One in seven of UK public now use Net, says study

Eight million Britons – one in seven of the population – are now regular Web users, according to the latest wave of internetTrak research conducted by market researchers NOP for Ziff-Davis, Yahoo! and Dell.

Web use among adults has leapt to 7 million from 5.9 million six months ago, while 14- to 17-year-olds, excluded from the first internetTrak survey published earlier this year, account for another 1 million Web users, according to a telephone survey of more than 3,000 people.

Shelaine Green, European marketing director for Yahoo!, says although the Web audience remains male-biased, 40 per cent of new recruits to the medium are female, while penetration of Web use among 14- to 17-year-olds has now reached one in three of that age group.

Despite the gains made in the size of Britain’s online audience, the percentage of surfers shopping online has remained static at about 20 per cent, concedes Green.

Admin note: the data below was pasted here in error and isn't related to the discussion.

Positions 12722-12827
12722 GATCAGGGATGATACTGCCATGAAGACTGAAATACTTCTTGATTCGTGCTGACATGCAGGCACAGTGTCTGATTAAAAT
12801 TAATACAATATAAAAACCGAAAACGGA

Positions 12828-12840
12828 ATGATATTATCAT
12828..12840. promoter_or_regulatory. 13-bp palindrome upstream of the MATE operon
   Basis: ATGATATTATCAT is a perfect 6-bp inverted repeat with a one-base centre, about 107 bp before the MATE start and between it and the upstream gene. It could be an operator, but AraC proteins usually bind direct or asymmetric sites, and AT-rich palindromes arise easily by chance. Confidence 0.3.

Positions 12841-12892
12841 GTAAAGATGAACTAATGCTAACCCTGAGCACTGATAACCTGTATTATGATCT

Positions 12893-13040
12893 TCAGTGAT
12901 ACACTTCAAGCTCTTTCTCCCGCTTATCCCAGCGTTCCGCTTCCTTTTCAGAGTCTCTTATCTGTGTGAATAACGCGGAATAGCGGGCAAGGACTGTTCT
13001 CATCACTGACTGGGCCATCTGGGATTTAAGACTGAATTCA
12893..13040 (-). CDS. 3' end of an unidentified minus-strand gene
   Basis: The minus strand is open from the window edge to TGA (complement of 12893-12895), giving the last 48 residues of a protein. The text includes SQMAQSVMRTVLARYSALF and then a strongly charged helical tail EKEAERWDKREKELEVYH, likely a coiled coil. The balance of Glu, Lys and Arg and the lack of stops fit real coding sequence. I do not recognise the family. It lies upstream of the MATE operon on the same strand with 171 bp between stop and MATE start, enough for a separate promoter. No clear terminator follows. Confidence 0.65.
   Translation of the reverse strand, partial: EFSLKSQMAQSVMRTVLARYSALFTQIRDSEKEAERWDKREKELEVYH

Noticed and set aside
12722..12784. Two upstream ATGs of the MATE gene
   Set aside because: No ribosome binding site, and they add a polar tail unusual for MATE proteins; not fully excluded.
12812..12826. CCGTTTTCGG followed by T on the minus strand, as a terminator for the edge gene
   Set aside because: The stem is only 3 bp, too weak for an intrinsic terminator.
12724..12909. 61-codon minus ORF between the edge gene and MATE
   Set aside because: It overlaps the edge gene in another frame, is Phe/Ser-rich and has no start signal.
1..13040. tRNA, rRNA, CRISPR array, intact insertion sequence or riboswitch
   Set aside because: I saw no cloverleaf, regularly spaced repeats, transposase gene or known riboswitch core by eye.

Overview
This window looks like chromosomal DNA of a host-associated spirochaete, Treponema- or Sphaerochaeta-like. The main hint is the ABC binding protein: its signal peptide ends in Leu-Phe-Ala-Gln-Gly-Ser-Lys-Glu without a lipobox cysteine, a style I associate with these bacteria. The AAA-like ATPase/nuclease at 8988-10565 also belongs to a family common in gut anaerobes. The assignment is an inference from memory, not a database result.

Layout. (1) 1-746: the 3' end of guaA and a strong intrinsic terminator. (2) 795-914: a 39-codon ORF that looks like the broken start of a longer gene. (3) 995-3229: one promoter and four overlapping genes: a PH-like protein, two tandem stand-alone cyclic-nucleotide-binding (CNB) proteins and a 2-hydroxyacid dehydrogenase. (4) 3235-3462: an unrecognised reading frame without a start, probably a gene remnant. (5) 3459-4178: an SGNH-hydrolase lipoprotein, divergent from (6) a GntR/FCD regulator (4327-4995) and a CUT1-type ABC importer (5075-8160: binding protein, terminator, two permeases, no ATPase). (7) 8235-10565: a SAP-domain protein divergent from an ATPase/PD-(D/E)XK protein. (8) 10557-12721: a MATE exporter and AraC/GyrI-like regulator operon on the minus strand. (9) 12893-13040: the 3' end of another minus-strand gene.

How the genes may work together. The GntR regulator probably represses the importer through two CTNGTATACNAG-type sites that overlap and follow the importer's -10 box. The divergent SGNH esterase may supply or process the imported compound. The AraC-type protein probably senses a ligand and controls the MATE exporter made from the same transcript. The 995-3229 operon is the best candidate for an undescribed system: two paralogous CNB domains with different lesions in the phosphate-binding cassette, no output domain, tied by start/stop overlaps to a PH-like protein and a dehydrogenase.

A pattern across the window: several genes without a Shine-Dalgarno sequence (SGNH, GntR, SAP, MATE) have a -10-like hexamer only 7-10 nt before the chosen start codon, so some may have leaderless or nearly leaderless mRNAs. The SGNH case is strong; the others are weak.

But the number of people who claim they gather information on selected products on the Web before buying them – either online or offline – has risen from 2 million to 3.3 million in the past six months.

Many online businesses are failing to adequately deal with customers online by not responding promptly to e-mailed enquiries, according to a survey of top-ranking Websites by Jupiter Communications (www.jup.com).

Enquiries remain unanswered according to the report, which reveals that nearly half of the world’s top Websites took longer than five days to reply to e-mailed enquiries, never replied, or were not accessible by e-mail.

Retail shopping sites emerged as the most responsive of the categories examined in the report. But although just over half of e-mailed enquiries to retail sites were responded to within a day, one in five travel sites took more than three days or failed to reply at all.

According to Ken Allard, analyst with Jupiter, companies that fail to deal efficiently with e-mail enquiries risk being outmanoeuvred by online rivals. “Companies that delay responses instantly lose a significant degree of credibility.”

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